Mike Ash IMO makes some way out speculations in an attempt to make belief in the BoM look like a rational decision. I don't think it is. Belief in the supernatural never is. Even Joseph Smith said he wouldn't have believed his own story had he not experienced it. Not unlike Smith's story the BoM, it's origin claims and it's stories are pretty unbelievable w/o hard evidence for many.

    I think it would be better for Mr Ash to admit that belief in the BOM as an ancient document isn't supported and leave it to those who want to go the route of faith. I you continue to openly espouse such apologetic sillyness you will only be seen as silly..

  • Joggle Clearfield, UT
    March 16, 2011 12:28 p.m.

    "Faith is the substance of things hoped for, the evidence of things not seen". This is the sort of faith Christians often rely upon when confronted with evidence or arguments that would disprove their religious beliefs. This sort of faith is problematic because if a person really does believe something without evidence, even weak evidence, then they have formed a belief about the state of the world independent of information about the world. Beliefs are supposed to be mental representations about the way the world is but this means beliefs should be dependent upon what we learn about the world; beliefs shouldn't be independent of what we learn about the world. If a person believes something is true in this sense of "faith," their belief has become separated from facts and reality. Just as evidence plays no role in producing the belief, evidence, reason, and logic can't disprove the belief. A belief that is not dependent on reality also can't be refuted by reality.

    The "faith" which some try to bring in here for non-believers is usually just belief that falls short of absolute certainty, a confidence based on past performance. Faith as trust is something_we_all_have!

  • JoeBlow Miami Area, Fl
    March 16, 2011 11:41 a.m.

    Jeff,

    Simply put, not everything that we have faith in is true.

  • Joggle Clearfield, UT
    March 16, 2011 11:39 a.m.

    @Jeff

    I've read your responses before! I've presented four reasonable arguments about what you address that you are welcome to respond to with evidence and logic. Yet again you fall short! Personal religious experiences do not constitute universally acceptable and reliable evidence. If there is just one God, why is there such wide variety in the reports of religious experiences? They are mutually incompatible. They cant all be true, so at least some must be false. How do we differentiate? What reasons can the religious believer give to accept their reports over the reports made by others....especially very different ones? It can be argued that religious experiences are little more than psychological manifestations aimed at fulfilling some basic psychological desire or need that has been self-interpreted as having a divine source when it doesn't. You may not even be aware of it and thus can't accept it.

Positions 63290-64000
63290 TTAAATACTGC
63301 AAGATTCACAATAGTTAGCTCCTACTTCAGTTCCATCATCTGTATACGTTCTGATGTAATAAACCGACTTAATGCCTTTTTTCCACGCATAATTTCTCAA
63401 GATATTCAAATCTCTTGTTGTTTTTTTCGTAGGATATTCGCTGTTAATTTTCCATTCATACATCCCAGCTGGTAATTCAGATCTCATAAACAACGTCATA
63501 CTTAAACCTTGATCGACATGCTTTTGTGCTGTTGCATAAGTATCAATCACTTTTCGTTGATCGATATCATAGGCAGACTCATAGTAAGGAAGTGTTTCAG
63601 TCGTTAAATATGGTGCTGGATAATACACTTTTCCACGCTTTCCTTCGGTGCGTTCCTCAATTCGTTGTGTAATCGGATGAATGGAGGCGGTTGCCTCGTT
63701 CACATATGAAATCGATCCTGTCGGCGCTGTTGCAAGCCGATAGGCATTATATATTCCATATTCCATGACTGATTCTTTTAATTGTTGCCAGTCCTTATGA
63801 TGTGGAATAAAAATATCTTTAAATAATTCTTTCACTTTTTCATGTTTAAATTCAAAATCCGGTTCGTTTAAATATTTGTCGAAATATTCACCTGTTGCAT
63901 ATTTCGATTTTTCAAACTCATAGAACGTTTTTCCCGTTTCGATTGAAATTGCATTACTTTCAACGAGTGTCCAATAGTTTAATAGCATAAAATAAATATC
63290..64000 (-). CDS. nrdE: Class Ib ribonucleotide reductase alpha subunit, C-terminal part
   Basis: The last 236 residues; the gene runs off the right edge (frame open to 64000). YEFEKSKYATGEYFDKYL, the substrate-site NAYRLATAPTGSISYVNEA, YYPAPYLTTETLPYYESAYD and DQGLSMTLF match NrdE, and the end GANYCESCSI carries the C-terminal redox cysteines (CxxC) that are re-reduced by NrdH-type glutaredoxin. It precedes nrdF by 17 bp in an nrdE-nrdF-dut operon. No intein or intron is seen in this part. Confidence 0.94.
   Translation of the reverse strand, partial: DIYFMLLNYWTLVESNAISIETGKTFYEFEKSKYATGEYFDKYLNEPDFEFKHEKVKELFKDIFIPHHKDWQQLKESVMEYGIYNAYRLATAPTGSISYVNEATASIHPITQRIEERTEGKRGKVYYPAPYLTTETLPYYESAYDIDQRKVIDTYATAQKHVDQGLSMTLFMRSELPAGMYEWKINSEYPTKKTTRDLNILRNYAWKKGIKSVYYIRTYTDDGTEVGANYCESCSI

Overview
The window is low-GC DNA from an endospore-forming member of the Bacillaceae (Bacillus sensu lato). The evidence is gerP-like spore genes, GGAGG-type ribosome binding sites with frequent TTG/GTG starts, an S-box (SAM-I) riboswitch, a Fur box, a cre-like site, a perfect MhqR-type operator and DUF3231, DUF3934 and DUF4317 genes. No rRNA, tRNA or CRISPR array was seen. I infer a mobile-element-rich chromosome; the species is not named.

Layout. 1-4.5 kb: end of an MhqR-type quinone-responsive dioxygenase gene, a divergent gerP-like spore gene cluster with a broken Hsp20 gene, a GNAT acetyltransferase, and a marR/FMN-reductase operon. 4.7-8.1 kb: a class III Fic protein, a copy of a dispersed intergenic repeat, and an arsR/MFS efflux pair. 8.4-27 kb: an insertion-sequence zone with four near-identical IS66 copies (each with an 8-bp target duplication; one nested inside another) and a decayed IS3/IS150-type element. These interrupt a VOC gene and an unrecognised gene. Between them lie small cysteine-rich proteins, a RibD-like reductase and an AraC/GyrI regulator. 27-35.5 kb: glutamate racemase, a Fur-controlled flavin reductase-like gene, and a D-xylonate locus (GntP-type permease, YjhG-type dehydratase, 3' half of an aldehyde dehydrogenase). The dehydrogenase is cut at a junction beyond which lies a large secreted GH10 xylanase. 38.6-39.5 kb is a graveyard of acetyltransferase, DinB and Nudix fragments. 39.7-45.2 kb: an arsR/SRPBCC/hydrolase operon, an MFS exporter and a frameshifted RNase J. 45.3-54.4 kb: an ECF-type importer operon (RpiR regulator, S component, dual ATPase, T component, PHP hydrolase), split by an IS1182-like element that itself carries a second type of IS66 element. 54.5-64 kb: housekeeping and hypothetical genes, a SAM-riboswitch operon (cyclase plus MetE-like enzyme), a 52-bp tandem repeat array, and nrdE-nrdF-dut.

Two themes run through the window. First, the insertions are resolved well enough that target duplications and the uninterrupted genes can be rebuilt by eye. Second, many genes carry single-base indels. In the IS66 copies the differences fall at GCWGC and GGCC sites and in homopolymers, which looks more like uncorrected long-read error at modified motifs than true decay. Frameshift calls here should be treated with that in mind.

There are various definitions of faith, but the LDS definition can be disregarded as one of them. Faith is usually used to refer to belief in a proposition that is not supported by a perceived majority of evidence. Sorry...but your "personal" faith_based evidence proves nothing!

  • Jeff Temple City, CA
    March 16, 2011 11:13 a.m.

    @ Joe Blow: I'm not sure why, "based on [my] light bulb analogy," I would "reject the statement" that "Latter-day Saints take as their standard definition of faith that it is belief in something unseen that is true." When one flips on the light switch, one has faith that the light will come on. If there is no light, someone with great faith in his home's electrical capabilities may usually assume rightfully that a bulb is burned out. There will be only faith in action until the bulb is replaced; then knowledge replaces faith.

    You wrote: "I have faith in lots of things. But I 'KNOW' very little. And I am ok with that." I feel the same.

    I agree with skeptic that "faith is a gamble," and that "a wise gambler studies the natural probabilities" and that "the lazy man lets someone elese do his superstitious thinking and to tell him what to do and believe and how to gamble his life." It is somewhat ironic that, though we agree on the basic principle, we have come to different conclusions, but "I am OK with that."

    I also agree with sharrona. Christ should be the object.

  • Weber State Graduate Clearfield, UT
    March 16, 2011 10:30 a.m.

    @Bill

    As you can see from my post above, your words can be slightly changed to fit the context of just about any religion.

    Your scolding of both Mormoncowboy and JAX can easily be applied to you by countless other religionists of different faiths...that the reason you dont believe their particular version of God's will is because you HAVE NOT properly followed the correct process for belief.

    Your version does not hold a monopoly on the way to determine supernatural truth.

  • Jax Bountiful, UT
    March 16, 2011 10:12 a.m.

    "The Emperor's New Clothes" is a tale about two weavers who promise an Emperor a new suit of clothes that are invisible to those unfit for their positions, stupid, or incompetent. When the Emperor parades before his subjects in his new clothes, a child cries out, "But he isn't wearing anything at all!"

    I think faith has value, but especially in a religious context, I think faith can have some negative effects as demonstrated by the tale of the Emperor's Clothes. Sometimes, I think we are conditioned to see clothes on a naked Emperor. Other times, we just want so badly for the clothes to be there that we imagine them in our mind, and it becomes real to us. When somebody points out that the Emperor isn't actually wearing any clothes, the world of fantasy and reality collide. When faith results in a rejection of truth and reality, then faith loses it's value.